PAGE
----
The Hall County Board of Commissioners voted Thursday to approve the new Animal Control official code of ordinances after weeks of revision. But they still have a little work left to do.
The commission favored suspending a section on hazardous animals until Jan. 1 after a resident spoke up with concerns.
Paul Harney, a Clermont resident, said the section is too broad.
He said many of the snakes listed under the section grow no larger than three feet long and "large reptiles" could encompass many animals that are not harmful.
"Large reptiles? What does that mean? Turtles? How can turtles be considered hazardous animals?" he asked.
He also was concerned that emus and ostriches, which are considered livestock under state law, were listed as hazardous animals in Hall County’s code.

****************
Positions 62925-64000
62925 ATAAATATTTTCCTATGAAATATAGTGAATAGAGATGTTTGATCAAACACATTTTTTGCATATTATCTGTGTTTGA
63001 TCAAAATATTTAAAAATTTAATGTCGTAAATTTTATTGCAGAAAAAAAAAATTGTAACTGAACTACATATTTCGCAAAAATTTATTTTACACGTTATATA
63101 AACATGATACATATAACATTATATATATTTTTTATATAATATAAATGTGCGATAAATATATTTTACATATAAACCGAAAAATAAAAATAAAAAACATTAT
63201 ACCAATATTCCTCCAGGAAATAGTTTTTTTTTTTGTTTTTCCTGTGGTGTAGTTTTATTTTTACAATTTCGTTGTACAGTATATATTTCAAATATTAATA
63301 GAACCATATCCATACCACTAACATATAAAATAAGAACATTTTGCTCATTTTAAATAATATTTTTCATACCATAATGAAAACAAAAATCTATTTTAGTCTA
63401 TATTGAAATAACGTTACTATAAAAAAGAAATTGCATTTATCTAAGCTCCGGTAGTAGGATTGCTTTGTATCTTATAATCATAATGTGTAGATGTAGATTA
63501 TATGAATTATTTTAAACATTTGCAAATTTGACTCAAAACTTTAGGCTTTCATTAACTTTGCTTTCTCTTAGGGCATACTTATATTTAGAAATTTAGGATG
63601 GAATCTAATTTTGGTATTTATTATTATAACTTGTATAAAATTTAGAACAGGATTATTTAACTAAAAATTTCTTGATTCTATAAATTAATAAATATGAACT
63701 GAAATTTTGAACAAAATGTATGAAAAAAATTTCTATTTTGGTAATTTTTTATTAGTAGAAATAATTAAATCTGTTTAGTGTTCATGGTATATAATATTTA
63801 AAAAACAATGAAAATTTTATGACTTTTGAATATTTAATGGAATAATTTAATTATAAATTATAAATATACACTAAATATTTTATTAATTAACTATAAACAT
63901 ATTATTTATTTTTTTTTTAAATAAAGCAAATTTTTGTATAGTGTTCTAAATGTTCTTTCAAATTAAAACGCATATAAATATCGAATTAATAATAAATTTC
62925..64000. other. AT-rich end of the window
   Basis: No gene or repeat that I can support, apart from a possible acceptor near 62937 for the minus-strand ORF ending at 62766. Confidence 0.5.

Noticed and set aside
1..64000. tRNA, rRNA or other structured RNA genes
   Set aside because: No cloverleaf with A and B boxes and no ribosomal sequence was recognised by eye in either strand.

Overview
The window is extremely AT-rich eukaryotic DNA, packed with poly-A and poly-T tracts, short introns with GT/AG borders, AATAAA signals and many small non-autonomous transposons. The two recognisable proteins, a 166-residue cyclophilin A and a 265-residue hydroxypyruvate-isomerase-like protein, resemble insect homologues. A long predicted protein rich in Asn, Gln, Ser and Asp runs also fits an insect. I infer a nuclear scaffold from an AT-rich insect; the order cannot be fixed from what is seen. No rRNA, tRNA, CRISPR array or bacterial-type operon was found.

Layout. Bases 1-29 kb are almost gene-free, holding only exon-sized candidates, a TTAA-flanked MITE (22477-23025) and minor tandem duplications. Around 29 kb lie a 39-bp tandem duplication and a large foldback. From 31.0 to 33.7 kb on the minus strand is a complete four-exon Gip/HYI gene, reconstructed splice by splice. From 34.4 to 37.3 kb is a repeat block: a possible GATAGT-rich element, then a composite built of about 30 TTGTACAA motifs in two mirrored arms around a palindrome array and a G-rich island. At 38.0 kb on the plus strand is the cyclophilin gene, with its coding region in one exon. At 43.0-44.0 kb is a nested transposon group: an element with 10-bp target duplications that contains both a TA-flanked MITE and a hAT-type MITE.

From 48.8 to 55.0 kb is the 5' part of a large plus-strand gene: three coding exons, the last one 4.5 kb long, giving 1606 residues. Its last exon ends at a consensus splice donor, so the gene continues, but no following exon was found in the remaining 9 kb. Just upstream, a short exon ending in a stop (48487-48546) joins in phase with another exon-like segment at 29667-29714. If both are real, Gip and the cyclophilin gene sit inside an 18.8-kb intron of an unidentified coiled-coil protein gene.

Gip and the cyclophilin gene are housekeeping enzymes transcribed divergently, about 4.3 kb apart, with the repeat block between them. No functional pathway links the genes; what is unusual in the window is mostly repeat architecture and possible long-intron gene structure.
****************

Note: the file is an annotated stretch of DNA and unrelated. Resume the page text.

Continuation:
When the ordinance was originally presented, area farmers spoke out against the proposed fencing regulations. Ledford said he has since worked with area farmers to strike a compromise with regulations.
The original intent of the updated code was to help prevent accidents caused by livestock wandering onto the road.
In May, a man was killed after his car struck a horse that walked onto U.S. 129.
Farmers worried that the new fencing code could be costly to comply with and be a burden for farmers.
"I think we have a document that works for all sides now," Ledford said.
Doug Aiken, one of the residents who worked with the county to revise the code, said he thinks it is now better for landowners.
"We tried to be fair to everybody and give (Ledford) the tools he needs to do the job," Aiken said.